Saturday was the local NMRA group’s annual meet at the Charis Centre in Crawley. I’ve missed the last two Seaboard Southern shows, as they clashed with other family commitments, so I was pleased to get to this one. An easy run down the A23 past Gatwick got me there just before opening time – those coming on the M23 had to crawl past the usual accident near Gatwick.
I spend a pleasant couple of hours at this little show, and even managed not to buy anything, except some more storage boxes from Jon the Blue Plastic Box Man. I spent as much time talking as looking, as apart from having a long chat with Jon (‘Why weren’t you at TINGS?’), I also ran into Simon from ESNG (who was trying very hard not to spend £60 on a half-price book on Santa Fe locomotives), and I then spent time talking to some of the Seaboard members.
There was a good selection of layouts, mainly small switching pikes.
First off was Chica, Il. I’ve seen this little Rock Island HO layout a number of times, but it is always worth another look, as the detail (and especially the power and telephone lines) is so good. Occasionally a train crawls through town. It is a good job this is an HO layout, as it was for sale, and it would have been difficult to resist in ‘N’…..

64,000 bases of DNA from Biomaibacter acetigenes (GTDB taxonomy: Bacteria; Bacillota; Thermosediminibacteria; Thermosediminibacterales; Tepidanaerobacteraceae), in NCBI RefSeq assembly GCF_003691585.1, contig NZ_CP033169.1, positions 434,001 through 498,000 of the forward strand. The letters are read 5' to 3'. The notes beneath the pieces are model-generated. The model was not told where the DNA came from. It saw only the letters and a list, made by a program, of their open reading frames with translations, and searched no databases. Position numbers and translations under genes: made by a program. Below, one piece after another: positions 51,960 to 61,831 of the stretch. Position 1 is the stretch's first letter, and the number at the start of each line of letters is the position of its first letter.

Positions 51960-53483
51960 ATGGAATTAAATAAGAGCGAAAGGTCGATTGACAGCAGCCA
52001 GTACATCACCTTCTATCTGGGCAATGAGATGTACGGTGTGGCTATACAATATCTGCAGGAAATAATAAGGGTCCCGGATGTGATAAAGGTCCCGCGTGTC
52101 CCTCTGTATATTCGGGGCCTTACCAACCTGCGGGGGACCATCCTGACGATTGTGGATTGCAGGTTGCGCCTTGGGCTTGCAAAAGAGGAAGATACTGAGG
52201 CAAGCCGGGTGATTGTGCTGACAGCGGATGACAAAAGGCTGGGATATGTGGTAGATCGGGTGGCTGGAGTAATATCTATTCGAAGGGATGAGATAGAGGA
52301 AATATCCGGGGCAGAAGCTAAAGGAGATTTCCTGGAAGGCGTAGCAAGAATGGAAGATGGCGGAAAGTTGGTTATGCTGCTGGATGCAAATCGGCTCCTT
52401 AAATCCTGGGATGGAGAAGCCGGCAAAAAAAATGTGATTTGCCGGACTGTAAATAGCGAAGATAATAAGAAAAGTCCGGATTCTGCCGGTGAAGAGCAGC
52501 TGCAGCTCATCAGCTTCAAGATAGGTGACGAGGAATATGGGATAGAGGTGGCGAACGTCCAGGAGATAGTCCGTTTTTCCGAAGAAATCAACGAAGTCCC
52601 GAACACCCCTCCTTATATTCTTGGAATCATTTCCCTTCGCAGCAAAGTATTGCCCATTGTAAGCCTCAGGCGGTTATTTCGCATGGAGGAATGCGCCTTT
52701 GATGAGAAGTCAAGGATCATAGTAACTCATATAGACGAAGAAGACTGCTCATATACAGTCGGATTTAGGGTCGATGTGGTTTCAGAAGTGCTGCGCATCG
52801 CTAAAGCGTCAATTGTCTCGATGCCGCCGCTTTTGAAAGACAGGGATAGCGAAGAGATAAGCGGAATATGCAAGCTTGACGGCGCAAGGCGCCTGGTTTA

Gilbert Papers (HO) is a slightly convoluted switching layout, with some excellent large buildings and realistic water….
Tilly Yard South (HO) is a minimal space Santa Fe layout, featuring urban switching in the ‘50s. I liked the realistic snow – always difficult to capture well in model form…..
Some tidy HOn3 narrow gauge modelling….
Lemmington Park (HO) features Chicago based urban switching and commuter passenger in the 70’s. It was good to see that American modellers also fall for the ‘bus on a bridge’ cliché, although this one is a large yellow school bus….
Eastwood, Vermont (HO) is one of Andrew Knights’ many small layouts, this one featuring the 1950s-60s diesel transition period. Some good bridge modelling, and an interesting urban low relief backscene…..
The Surrey & Sussex Black Sheep FremOn30 Group had their partly complete modules on display. There were a few early gremlins with the electrics – or the Seaboard Southern hospitality had been a little generous!